Nintendo is synonymous with some of the greatest and most revolutionary video games ever made, but, for whatever reason, they’re also synonymous with some of the most wild rumors and intriguing mysteries to ever captivate the digital world.
Perhaps it’s their family-friendly veneer that makes players think that they’re hiding something beneath the surface, or maybe it’s just the fact that the worlds are so deliberately crafted that it seems that anything is possible, but no matter the reason, there is an unprecedented amount of fascination with Nintendo’s products and the mysteries that surround them.
Along with the unintentional intrigue that plagues some of their games and franchises, there are also entirely intentional mysteries that plague players, and with our list of Nintendo’s 20 Craziest Unsolved Mysteries, we’re diving deep into the rich worlds crafted by the Big N and their best contributors, dissecting the most mysterious rumors and unanswered questions from their most famous games.
We’re covering a whole slew of console generations, but most of our entries stem from older systems and titles, most likely due to the fact that it is the more classic eras, without the benefits of documentation and data-mining, that produced the most unanswered questions and thrilling mysteries.
We’ll be covering everything from the mysteries of the original Pokémon games, the wild rumor mill from Super Mario 64, the fate of beloved characters and, even the most perplexing, infamous and mind-boggling mystery of all…
Get your magnifying glasses and hunting cap, because we’re about to get started.
20 The Clawmark At Lake Hylia
Ocarina of Time has a slew of mysteries surrounding it, but this is one that’s hardly ever talked about.
In the middle of Lake Hylia, players can find a dead tree that has three deep slashes in it.
What could have done this? A Wolfos, or some other unknown beast, perhaps?
No one in the game makes a reference to this, and there doesn’t seem to be any other object that has this same kind of destruction.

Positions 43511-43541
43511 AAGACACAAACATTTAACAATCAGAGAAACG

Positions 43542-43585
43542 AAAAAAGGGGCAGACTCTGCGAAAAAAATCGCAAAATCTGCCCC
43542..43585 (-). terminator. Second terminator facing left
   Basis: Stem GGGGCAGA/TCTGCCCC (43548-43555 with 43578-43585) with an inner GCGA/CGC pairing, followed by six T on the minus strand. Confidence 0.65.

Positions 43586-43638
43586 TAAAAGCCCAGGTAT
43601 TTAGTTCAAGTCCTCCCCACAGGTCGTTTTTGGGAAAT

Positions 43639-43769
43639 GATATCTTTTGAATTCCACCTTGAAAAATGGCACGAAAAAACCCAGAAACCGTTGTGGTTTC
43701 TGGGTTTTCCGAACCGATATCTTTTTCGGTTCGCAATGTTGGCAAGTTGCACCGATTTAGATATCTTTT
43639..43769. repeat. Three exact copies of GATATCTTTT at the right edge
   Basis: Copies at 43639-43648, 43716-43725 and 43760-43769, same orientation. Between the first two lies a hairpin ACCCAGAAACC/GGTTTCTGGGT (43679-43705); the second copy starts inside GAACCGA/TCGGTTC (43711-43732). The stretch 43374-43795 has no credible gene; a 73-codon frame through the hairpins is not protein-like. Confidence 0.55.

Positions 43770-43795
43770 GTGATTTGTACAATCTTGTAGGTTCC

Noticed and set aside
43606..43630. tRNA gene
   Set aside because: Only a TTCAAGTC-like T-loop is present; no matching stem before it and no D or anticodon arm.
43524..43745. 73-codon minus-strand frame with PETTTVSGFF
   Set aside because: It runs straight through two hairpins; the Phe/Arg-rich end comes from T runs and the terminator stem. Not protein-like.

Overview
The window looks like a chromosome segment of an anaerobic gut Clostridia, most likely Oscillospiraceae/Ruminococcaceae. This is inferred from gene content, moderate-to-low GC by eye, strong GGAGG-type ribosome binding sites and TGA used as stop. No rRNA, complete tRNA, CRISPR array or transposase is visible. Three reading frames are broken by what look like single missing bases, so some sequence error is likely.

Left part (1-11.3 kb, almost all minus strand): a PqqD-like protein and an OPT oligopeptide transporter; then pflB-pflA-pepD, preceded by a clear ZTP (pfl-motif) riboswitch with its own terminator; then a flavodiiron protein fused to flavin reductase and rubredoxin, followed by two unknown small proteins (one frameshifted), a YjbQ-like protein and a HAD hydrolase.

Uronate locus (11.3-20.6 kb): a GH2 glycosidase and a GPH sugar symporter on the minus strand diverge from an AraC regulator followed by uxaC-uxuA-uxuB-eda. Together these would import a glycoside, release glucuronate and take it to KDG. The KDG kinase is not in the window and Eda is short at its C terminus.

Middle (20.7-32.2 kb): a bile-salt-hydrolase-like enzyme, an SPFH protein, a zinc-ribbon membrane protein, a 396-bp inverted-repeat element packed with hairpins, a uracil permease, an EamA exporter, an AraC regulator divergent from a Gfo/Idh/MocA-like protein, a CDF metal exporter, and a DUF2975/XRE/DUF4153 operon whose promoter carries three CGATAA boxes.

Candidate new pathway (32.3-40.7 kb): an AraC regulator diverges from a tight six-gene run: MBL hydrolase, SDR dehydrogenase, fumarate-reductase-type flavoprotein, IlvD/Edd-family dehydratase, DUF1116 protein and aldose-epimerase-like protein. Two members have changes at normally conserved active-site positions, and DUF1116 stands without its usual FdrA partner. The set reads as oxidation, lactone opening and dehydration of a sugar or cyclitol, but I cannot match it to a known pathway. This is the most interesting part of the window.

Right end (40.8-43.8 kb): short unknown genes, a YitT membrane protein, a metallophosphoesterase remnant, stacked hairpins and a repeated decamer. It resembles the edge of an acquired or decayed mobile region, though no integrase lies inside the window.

The most likely explanation is that it’s a remnant from a scrapped idea during development, yet no one knows for sure.
Perhaps the strangest part about these claw marks is that they are entirely absent from the remake, which only adds another layer of mystery.
19 The Crimes Of The Green Thwomp
Within the haunting halls of Bowser’s Castle in Mario Kart 64, there lies an incarcerated green Thwomp.
Those that dare drive past the jail will cause the maniacal, living block of stone to cackle condescendingly.
We have a question, though: why is this here?
It’s such an oddly precise detail, and it makes you wonder why the developers were driven to include it. There’s gotta be a story.
More importantly, what crime did he commit? As a member of Bowser’s sinister army, what act could be so awful that he needed to be locked in a cell? Is it because he’s... green?
Overall, it’s surprisingly creepy to see this jailed Thwomp, but even creepier to watch him maniacally laugh at those foolish enough to visit.
18 The Truck In Pokémon Red And Blue
One of the most legendary and iconic mysteries to ever exist in the world of not just Nintendo, but video games at large, is the infamous truck in Pokémon Red and Blue.
The subject of multiple myths about catching Mew, just off-screen from the SS Anne’s port is an incredibly conspicuous truck that appears nowhere else in the game.
It’s just… there. Why is it there?
It seemingly has no purpose, and yet this unique object remains more-or-less prominently on display, despite being somewhat hidden.
We’d love to know the reasoning behind this unnecessarily detailed truck and its incredibly suspicious placement, but we fear we never will.
17 Is James McCloud Alive?
There’s only one thing for certain regarding Fox’s father, James McCloud: he’s not around.
His fate is debatable in just about every entry, with the earliest being that he “disappeared” near a black hole.
Most prominently, though, various allies and enemies claim that James is deceased, with a few implying they actually witnessed it.